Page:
A majority of Americans support fathers receiving paid parental leave. But few men take advantage of such programs, and those who do take only one week or less, says a new study from Ball State University.
When I gave birth in 2007, my husband took off three days.
“Paid Paternity Leave-Taking in the United States”, a study led by Ball State sociology professor Richard Petts, found current U.S. paternity leave policies seem to limit access and contributes to inequality between men and women.
“Paternity leave is especially important to study because it represents a version of family leave-taking that is rare in comparison to maternity leave, yet it offers substantial possibilities for alleviating work-family conflicts and encouraging increased father involvement, mothers’ well-being, and gender equity in the divisions of domestic and paid labor responsibilities,” Petts said. “This study expands prior research on paternity leave as well as confirms previous findings.”
The study will be published in an upcoming issue of Community, Work, & Family.
Findings are based on data taken from three national studies, including the 2012 General Social Survey (GSS), which contains reports on attitudes about family leave. In addition, two national longitudinal studies offer information on paid paternity leave-taking: the Fragile Families and Child Wellbeing Study (FFCW) and the National Longitudinal Study of Youth 1997 (NLSY97).
Research found a majority support paid parental leave for fathers: 54 percent of all GSS respondents, including 47 percent of male respondents.
Among fathers who take paid leave, most take one week or less. Only 14 percent of fathers who take leave use more than two weeks.
The research also found men with higher levels of income are more likely to take paid leave and spend longer periods of time with newborns. Fathers who work part-time are less likely to take paid leave and take shorter leaves, Petts said.
“Fathers with higher incomes are more likely to be in a financial position that allows them to take time off work when a new child is born,” Petts said. “This privileged position may suggest that the opportunity cost of taking leave is higher for fathers with high incomes than for fathers with lower incomes—especially if wage replacement is less than 100 percent. Alternatively, higher incomes may be linked to greater benefits and autonomy in one’s career.”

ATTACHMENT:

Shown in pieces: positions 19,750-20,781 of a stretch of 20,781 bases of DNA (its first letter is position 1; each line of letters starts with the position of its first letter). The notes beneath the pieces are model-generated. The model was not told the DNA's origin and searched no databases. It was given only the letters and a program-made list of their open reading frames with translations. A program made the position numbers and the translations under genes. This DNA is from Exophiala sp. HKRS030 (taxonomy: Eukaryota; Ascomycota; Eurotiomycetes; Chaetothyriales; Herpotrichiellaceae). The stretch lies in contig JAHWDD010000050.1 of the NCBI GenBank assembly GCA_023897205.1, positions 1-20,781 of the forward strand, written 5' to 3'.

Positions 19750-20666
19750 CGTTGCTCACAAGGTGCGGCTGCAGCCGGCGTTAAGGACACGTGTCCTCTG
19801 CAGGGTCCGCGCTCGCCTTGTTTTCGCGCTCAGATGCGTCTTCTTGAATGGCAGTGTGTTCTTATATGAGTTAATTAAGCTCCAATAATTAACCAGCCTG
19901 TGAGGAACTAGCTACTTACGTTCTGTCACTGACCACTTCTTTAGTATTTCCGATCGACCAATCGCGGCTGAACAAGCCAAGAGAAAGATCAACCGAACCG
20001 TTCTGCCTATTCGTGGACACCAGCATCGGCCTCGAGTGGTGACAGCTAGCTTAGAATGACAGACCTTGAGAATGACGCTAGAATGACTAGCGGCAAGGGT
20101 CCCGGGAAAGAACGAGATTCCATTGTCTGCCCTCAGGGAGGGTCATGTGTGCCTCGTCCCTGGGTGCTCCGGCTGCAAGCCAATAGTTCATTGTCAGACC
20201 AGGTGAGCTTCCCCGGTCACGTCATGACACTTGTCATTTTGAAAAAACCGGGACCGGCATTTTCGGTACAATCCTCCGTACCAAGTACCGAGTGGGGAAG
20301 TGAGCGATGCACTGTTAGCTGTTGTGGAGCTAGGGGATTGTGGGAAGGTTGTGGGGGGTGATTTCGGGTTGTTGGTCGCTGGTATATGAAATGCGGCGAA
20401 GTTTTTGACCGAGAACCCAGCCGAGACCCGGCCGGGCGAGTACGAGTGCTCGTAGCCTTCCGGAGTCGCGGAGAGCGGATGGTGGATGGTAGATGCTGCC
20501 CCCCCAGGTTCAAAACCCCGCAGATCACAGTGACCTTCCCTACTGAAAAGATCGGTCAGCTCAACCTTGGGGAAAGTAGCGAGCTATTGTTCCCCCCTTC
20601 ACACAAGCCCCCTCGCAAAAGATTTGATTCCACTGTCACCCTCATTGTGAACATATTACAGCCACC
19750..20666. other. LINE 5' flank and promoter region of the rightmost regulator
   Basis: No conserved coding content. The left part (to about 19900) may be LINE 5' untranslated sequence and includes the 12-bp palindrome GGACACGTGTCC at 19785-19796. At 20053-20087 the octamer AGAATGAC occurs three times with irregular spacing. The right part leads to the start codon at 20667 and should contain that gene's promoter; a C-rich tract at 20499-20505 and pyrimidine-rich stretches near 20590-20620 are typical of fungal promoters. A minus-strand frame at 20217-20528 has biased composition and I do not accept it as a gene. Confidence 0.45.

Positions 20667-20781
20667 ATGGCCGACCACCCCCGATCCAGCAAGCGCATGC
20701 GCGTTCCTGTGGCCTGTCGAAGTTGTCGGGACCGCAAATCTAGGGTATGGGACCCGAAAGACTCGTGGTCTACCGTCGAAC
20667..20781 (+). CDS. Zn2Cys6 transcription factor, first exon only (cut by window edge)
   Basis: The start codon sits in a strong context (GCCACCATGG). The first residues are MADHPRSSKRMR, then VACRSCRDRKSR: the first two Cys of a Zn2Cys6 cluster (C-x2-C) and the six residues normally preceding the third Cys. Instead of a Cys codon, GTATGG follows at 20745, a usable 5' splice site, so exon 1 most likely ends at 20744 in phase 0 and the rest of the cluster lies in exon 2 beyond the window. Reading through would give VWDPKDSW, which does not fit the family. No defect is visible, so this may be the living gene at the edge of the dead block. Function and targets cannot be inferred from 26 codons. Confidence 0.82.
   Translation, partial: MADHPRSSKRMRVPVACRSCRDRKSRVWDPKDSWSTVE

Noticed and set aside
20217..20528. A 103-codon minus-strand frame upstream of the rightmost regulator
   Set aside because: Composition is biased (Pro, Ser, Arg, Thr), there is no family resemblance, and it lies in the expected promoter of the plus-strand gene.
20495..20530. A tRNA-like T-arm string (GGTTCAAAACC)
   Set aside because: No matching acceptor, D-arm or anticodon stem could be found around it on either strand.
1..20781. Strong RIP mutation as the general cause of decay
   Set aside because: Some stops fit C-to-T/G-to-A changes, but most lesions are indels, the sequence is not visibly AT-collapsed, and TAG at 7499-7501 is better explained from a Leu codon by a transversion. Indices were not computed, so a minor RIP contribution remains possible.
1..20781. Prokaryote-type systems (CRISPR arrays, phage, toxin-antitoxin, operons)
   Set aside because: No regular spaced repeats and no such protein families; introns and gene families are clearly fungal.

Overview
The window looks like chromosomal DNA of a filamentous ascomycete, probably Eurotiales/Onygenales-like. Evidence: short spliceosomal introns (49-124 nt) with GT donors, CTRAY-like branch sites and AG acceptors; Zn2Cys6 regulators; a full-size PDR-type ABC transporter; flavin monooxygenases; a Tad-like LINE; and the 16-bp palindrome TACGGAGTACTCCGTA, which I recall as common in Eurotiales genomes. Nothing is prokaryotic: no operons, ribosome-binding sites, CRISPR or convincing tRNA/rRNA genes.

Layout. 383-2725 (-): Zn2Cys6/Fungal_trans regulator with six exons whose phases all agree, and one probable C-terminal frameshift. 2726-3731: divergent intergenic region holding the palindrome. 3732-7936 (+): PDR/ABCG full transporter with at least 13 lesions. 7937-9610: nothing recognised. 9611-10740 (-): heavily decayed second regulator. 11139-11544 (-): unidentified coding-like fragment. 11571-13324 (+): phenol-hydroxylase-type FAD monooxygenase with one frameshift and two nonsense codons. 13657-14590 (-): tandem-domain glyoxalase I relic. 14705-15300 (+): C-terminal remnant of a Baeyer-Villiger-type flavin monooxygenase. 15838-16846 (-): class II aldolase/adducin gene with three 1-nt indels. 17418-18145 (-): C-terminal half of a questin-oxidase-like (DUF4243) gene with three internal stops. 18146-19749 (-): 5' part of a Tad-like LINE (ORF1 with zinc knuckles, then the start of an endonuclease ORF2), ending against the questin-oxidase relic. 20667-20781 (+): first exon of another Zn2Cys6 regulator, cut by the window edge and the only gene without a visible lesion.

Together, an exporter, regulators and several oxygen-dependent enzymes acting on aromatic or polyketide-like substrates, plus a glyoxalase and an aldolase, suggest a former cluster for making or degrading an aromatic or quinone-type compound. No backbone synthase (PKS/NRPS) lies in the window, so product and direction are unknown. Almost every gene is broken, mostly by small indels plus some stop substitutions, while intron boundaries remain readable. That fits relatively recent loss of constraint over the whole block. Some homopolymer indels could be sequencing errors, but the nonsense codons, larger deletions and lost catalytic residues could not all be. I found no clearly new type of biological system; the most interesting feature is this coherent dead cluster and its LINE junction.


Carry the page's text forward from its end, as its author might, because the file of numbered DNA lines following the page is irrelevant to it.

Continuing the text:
The study also found that fathers who engaged in parenting activities prior to the child’s birth were more likely to take paid leave, and longer periods of leave, than fathers who were not involved prenatally.
“These fathers may have embraced caretaking father identities early and sought out ways to enact fathering roles,” Petts said. “Father identities may also be more salient for men making the transition to fatherhood as they actively seek ways to develop parenting skills. Indeed, we find that first-time fathers are more likely to take paid leave, and longer periods of leave, than fathers with other children. Finally, positive attitudes towards fathering are associated with longer periods of paid leave-taking. “
All high-income countries, except the U.S., have national policies mandating paid maternity leave. The only U.S. policy that includes provisions for parental leave is the Family and Medical Leave Act (FMLA), which allows employees to take up to 12 weeks of unpaid leave after childbirth or other family or medical reasons.
Petts said that because the U.S. does not offer statutory paid paternity leave, access is overwhelmingly dependent on workplace policies.
“This structure exacerbates the diverging destinies of families because more advantaged fathers have greater access and abilities to take paid leave than less advantaged fathers,” Petts said. “Future research should further assess the consequences of these disparities and examine the ways in which paternity leave-taking may influence families. Such knowledge will be important as policymakers seek to determine how changes in family leave policies may benefit American families.”